A study of works of contemporary literature that take up theological concerns either explicitly or implicitly. Special attention will be given to how such themes or theological motifs are developed and function within the works, as well as how such literary texts contribute to contemporary theological reflection.

AH 550 Theological Themes in the Contemporary Novel

An exploration of how contemporary novels pose theological questions about, and prompt theological reflection upon, human and cultural experience in the late 20th and early 21st centuries. A variety of styles and sub-genres will be considered.

AH 600 Theological Issues in Films

A study of how films represent and create an American mythology. Students will learn how to view films critically and interpret their theological and religious significance. They will explore models for understanding the place of electronic media in our culture and theological responses to related issues.

AH 650 Religion & Politics

This course focuses on the presidential election and the midterm elections, which provide a fascinating backdrop for studying the interaction between religious and political discourse in the United States. While attending to the legal separation of church and state, the course will focus on the inevitable and intentional mixing of political and religious interests. In addition, the course will explore several specific theological interpretations of American public life.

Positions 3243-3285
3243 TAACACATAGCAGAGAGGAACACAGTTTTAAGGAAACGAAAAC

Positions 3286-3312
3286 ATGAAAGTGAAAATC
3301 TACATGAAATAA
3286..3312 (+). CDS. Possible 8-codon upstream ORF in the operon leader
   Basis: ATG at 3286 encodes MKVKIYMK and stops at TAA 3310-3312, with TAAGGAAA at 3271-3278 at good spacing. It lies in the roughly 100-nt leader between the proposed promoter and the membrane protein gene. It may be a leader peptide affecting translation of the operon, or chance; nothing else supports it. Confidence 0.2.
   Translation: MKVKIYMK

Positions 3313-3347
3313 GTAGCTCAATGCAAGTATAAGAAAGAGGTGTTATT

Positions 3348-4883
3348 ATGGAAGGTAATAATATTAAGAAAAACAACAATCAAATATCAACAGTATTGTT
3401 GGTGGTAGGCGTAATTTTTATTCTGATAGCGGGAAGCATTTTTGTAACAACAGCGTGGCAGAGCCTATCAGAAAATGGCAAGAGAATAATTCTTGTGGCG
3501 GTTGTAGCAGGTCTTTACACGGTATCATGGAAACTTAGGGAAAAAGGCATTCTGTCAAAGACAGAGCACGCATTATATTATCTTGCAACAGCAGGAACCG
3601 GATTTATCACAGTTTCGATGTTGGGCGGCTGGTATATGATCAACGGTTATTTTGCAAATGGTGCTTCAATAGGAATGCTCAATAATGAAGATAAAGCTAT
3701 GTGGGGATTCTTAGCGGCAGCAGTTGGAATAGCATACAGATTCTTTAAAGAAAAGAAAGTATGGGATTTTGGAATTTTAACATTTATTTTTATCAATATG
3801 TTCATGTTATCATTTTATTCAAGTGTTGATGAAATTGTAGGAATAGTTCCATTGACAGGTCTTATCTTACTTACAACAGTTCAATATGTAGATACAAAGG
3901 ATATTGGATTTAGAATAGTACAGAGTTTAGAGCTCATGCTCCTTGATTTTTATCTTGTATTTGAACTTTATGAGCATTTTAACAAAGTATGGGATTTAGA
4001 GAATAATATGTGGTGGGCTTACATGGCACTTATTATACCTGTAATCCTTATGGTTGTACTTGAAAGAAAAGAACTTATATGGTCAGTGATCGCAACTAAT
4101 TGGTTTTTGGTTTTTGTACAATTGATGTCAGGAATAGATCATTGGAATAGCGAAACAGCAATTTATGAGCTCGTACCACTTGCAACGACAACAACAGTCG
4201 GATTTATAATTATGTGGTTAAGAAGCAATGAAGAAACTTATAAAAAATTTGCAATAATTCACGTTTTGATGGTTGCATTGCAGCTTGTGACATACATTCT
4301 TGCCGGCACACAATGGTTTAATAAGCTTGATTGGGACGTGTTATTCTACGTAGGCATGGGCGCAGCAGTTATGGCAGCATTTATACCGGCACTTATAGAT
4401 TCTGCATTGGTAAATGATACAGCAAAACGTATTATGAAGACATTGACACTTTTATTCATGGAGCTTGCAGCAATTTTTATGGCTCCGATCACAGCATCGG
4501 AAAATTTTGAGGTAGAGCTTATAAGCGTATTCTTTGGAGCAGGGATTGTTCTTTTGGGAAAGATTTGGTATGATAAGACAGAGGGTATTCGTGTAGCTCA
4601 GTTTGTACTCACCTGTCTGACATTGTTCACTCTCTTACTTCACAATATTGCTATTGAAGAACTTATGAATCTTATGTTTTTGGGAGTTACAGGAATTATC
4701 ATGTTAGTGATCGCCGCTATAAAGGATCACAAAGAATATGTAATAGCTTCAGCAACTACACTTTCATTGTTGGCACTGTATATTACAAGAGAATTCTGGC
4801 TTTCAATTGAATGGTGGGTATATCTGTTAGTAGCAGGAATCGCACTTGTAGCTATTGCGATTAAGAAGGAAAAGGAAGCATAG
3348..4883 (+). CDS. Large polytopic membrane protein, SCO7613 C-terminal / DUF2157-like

AH 750 Research in Religion in the Arts & Humanities

Advanced individual research on selected issues. Offered on request only to advanced students. Satisfies a CC requirement for MDiv or MTS students.

AH 880 Seminar in Religion in the Arts & Humanities

Advanced study in selected issues in Religion, the Arts and the Humanities. May be repeated with different topics.

AH 880.01 The Bible & the Environment

Let them have dominion? The Bible begins with stories about creation that proclaim God as the Ruler of all Creation and describe humanity's role in God's world. What is that role? Does humanity have the right to use nature to our advantage at all costs? Does humanity have a responsibility to take care of God's creation? This class will explore biblical texts that deal with creation, God, and humanity, in order to seek answers to these questions and more.

HC 600 The Social World of Early Christianity

A social analysis of the origins and development of early Christianity utilizing historical and social scientific approaches, emphasizing a comparative study of literature, art, archaeology, and social institutions of the ancient world and their relation to the church's developing theology. Prerequisites: PC 550 and PC600.

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Courses are available on campus and online for certificate, diploma, MDiv, MA, & MTS programs,
and on campus for the DMin program.